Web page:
The Shakespeare Conference: SHK 12.2609 Thursday, 15 November 2001
Date: Wednesday, 14 Nov 2001 16:41:59 -0500
Subject: 12.2599 Re: Does Goneril Commit Suicide?
Comment: Re: SHK 12.2599 Re: Does Goneril Commit Suicide?
The tired, drunken, illiterate spectator standing at the back, unable to
see or hear what's going on, would indeed, as Bill Godshalk says, have
an excuse for believing, mistakenly, that Regan killed Goneril. A
critic, however, presumably does not have such an excuse.
The scenario of the impercipient spectator calls attention to something
I should perhaps have made clearer, about the distinction between
reading and viewing. M. Yawney probably meant something similar. When we
talk about the experience of reading and viewing, and how we experience
each, we may use the critical "we". It could also be called the
"argumentative 'we'" or the "ideal 'we'". We, the critics, are talking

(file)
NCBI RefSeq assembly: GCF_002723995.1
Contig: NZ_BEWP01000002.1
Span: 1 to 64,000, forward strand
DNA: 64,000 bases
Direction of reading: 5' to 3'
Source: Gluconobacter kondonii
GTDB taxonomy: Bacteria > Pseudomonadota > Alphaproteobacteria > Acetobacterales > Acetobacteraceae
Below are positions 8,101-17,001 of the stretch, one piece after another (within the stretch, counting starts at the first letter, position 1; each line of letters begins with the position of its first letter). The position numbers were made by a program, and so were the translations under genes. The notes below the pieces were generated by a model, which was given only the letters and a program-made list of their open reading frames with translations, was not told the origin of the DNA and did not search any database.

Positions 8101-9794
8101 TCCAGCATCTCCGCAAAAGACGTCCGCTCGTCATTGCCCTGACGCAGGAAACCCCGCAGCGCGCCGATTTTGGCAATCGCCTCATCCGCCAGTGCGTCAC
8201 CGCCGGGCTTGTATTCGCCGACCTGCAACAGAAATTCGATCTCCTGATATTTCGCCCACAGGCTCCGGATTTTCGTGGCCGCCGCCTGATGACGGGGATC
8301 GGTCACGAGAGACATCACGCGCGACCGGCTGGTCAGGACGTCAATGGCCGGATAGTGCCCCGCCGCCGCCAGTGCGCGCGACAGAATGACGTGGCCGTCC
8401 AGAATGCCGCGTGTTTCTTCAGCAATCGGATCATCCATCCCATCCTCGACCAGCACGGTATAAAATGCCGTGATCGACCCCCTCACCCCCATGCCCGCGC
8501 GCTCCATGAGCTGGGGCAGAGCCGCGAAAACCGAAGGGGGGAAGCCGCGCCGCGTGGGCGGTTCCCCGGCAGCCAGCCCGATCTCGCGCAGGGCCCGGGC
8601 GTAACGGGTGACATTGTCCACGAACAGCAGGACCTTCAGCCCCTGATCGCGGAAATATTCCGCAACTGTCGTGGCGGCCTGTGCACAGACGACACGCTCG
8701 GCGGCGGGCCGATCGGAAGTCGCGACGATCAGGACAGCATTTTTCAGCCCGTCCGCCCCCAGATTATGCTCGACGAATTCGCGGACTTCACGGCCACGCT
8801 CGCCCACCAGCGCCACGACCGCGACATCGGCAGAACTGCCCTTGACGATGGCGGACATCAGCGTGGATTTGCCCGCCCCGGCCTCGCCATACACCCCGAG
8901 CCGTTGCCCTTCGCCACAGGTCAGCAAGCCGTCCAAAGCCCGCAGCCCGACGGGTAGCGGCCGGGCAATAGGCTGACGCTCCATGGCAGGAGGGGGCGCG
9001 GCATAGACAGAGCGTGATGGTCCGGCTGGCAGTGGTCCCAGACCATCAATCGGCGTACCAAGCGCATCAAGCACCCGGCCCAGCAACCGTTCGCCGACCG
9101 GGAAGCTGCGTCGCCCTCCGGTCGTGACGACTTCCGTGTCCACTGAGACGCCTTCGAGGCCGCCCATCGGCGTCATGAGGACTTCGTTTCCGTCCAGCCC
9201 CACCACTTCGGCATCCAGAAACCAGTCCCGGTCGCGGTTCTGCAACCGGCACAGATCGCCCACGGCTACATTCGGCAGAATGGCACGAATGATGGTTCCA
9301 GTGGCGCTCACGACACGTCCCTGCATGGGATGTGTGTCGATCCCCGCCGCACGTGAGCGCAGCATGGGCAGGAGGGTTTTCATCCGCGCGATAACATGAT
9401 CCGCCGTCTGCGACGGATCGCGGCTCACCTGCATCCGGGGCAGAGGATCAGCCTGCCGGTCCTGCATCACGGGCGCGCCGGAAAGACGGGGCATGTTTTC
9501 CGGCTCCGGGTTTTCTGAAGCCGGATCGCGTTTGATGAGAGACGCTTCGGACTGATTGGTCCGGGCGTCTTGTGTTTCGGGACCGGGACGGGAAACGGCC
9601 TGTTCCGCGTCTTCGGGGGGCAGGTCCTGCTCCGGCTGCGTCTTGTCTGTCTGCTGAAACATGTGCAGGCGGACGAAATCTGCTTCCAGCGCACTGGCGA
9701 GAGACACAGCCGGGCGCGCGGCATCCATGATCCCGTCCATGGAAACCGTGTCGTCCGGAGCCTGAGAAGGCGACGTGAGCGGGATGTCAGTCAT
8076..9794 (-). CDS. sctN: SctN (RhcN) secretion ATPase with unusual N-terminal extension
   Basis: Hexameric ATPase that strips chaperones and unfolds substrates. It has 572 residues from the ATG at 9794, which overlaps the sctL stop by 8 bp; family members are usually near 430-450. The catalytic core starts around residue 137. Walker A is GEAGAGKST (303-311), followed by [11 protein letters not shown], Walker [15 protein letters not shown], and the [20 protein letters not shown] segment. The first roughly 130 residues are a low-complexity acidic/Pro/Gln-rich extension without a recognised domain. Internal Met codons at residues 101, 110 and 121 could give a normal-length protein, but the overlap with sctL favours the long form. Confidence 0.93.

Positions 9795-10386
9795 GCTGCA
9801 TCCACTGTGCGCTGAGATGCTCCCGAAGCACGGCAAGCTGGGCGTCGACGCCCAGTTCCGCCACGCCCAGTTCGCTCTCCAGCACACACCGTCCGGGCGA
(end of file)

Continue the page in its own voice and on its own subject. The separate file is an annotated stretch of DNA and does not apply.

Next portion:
about what we, the readers or spectators experience as an ideally
attentive and attuned audience. We are trying to approach that ideal,
though of course like all ideals it is not absolutely attainable.
Yawney's point, I think, was that a play, written to be performed, would
not rely, as much as a novel might, on extremely delicate and subtle
hints which could not practically be apprehended in the onrush of
action, even by that attentive and attuned audience. The fact that in
practice some members of the audience, or some critics--or even we
ourselves--sometimes don't get it does not, we hope, permanently
discourage us from pursuing the ideal through reasoned argument and
discussion; it's what spurs us on.
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